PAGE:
Composed a 500 word piece this morning on a Ran Blake concert I attended last Thursday at Jordan Hall for JazzTimes. Wrote a 2100 word essay yesterday on the greatest Christmas-related performance in jazz history, which I think is a unique piece of music writing. People will like it. Once I sell it.
A friend sent these remarks upon having read "Jesus H. Christ," one of the new short stories I composed this autumn: "Nothing has ever been done like that. All questions, but a story. Amazing. Priceless. It's an odd thing to read that and know I speak to the person who wrote that." Another friend, regarding the same work, sent this: "I've never read anything like it before. You just took that one thing and ran with it in a direction no one ever thought of doing and it just is fabulous. I think someone is going to publish that soon, just the right person. I mean, it is this huge discovery or something, kind of like the double helix."
The premise of the story--which is comprised entirely of questions--is in part that any question is at least one statement, and often many more. Our most powerful statements often are questions. To ask, "Do you love me?" is to say, potentially, "You might not love me," "You have never loved me," "Maybe once you loved me and stopped," "It could be that you started loving me this very moment as I have started loving you." You need more than a musician's ear to write a story where every line is a question, because it cannot be turgid, you can't have the reader be conscious of the device, other than the fact that their eyeballs are noting the question marks. In other words, to make such a work flow, you can't fake it. You need the chops. Not just language chops, but sonic chops. Music chops. In addition to what you're doing at the level of narrative, and, of course, the larger ideas that impact us all, and which are always out there, but in need of a beam of light--or beams--upon them, so that we might start to see what helps us so much to see. As you're inventing a new fictive mode.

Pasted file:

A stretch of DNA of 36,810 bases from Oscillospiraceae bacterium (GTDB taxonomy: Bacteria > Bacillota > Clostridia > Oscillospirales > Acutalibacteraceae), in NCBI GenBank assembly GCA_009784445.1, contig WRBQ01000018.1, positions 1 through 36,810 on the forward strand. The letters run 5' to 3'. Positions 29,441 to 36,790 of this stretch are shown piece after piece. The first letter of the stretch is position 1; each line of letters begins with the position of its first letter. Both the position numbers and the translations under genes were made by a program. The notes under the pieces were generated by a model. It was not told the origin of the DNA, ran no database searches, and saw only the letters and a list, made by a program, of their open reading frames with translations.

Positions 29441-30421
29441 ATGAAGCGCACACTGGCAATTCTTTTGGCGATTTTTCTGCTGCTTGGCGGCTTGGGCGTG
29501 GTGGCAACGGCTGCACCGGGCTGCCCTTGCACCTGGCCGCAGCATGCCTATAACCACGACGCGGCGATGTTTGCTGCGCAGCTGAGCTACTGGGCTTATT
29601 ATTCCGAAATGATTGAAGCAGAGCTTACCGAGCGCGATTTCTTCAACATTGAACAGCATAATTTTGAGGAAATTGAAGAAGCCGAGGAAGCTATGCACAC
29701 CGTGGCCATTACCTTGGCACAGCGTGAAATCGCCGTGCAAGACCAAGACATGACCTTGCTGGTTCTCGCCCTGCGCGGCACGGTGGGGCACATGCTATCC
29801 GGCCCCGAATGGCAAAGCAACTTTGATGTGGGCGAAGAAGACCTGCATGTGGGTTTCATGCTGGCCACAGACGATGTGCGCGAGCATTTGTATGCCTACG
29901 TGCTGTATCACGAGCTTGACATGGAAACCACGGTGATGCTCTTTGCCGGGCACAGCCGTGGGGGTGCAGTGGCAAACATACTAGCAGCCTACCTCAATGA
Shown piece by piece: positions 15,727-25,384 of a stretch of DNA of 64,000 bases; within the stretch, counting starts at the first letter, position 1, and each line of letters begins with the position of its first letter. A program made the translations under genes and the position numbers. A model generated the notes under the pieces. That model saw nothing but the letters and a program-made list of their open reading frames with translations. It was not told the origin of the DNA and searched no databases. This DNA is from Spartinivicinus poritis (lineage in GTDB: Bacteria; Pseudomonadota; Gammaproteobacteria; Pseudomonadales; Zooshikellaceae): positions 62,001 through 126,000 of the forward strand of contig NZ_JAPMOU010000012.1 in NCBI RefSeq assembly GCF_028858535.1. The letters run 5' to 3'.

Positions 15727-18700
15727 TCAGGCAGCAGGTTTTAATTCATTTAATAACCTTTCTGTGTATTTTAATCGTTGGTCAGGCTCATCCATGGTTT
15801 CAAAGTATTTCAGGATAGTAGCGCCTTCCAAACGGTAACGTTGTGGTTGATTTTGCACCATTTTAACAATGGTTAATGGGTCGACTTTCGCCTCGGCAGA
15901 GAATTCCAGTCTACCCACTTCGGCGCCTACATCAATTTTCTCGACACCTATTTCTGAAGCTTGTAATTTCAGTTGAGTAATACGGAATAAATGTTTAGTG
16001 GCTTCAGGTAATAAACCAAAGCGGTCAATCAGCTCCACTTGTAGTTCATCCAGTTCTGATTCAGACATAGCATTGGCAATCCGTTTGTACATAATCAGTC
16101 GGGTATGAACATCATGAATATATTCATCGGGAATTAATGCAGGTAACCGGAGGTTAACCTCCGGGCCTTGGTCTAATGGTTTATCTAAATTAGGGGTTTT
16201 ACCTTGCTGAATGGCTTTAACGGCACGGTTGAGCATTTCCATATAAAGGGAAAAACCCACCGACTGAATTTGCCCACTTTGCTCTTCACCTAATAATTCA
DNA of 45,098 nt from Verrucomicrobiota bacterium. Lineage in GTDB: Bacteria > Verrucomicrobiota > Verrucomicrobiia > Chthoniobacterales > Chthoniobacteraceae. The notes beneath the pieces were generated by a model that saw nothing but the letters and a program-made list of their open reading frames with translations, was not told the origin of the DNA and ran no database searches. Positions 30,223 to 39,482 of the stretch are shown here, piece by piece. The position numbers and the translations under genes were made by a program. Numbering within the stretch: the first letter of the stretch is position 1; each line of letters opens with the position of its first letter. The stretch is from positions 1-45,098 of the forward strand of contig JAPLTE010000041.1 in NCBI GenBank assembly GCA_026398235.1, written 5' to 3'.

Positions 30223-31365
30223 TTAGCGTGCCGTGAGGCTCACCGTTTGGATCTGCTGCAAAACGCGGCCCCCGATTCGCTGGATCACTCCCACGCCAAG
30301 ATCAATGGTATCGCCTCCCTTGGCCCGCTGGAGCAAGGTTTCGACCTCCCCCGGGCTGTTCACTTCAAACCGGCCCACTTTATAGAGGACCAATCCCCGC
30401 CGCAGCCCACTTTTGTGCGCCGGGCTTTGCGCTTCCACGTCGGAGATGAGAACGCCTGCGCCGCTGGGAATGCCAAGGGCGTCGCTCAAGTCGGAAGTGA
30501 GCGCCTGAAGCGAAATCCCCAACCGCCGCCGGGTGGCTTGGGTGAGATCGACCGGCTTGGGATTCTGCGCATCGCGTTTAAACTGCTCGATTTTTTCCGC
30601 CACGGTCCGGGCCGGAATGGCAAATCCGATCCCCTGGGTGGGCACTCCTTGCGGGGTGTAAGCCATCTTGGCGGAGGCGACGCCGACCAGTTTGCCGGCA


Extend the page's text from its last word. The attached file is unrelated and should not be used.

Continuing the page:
It's as full a story as any I've ever done or will do, and what it builds to--via questions--and the turn upon a pronoun at the end, is unlike anything I've seen. And yet--and yet. The firewall. All of the wall-watchers of the industry, at all the levels, guarding the firewall, making sure he who must not pass remains he who must not pass. But this fire is eventually getting out. Not going out--getting out.
Yesterday I walked three miles and climbed the Monument three times. I climbed once on Sunday, but walked ten miles during the day. I attended the Festival of Lessons and Carols at Marsh Chapel at BU in the morning--and damn near fell over from rocking so hard to "Ding Dong! Merrily on High" in the pew--and then Christ Church's annual Christmas concert at night. Better known as Old North Church. The program consisted of works from William Billings ("The Shepherd's Carol," Two Christmas Anthems, "A Virgin Unspotted"), Francesco Durante (Magnificat), Antun Celar (U to vrijeme godista), with an encore of "Silent Night."
Today on Downtown I will discuss all things Rankin/Bass. I love Rankin/Bass. Then, next Tuesday, I will discuss ghost stories for Christmas. Sometime soon, I am going to prerecord some performances, I guess you might say, for their Christmas show and, I think, a New Year's one. For the former, I'll read Charles Dickens's "What Christmas is as We Grow Older" and "December" from John Clare's The Shepherd's Calendar. Then I hope to cap this off with something that occurred to me at Marsh Chapel, which I think is quite radical. Some lines from the Gospel of John entered my head as I sat there. John Clare would convert psalms from the Bible into his own verse. Byron did this, too. What I want to do is do the first two readings, just me, saying a few words before and after, and from the Clare I'll walk us into a reading of a few lines from this particular Gospel, but altered somewhat. So we're not preaching God or whatever on the radio, but we're creating something of a new work--a collaboration--or using useful words, tweaked, to speak to 2018 times. 2018 themes. And while I had these lines in my head, I made the changes. That's never been done on the radio, and I daresay it's not been done anywhere with a gospel. I'm not so much subtracting, as I am repositing; you might even call it going with synonyms. Different words, for the same thing. And a snip here, a snip there.
For New Year's, I wish to read Christina Rossetti's "Old and New Year Ditties," and a New Year's-worthy excerpt from Milne's Winnie-the-Pooh books.
And speaking of double helices--and they actually come up in "Jesus H. Christ"--here is a new piece I wrote on DNA for The Daily Beast.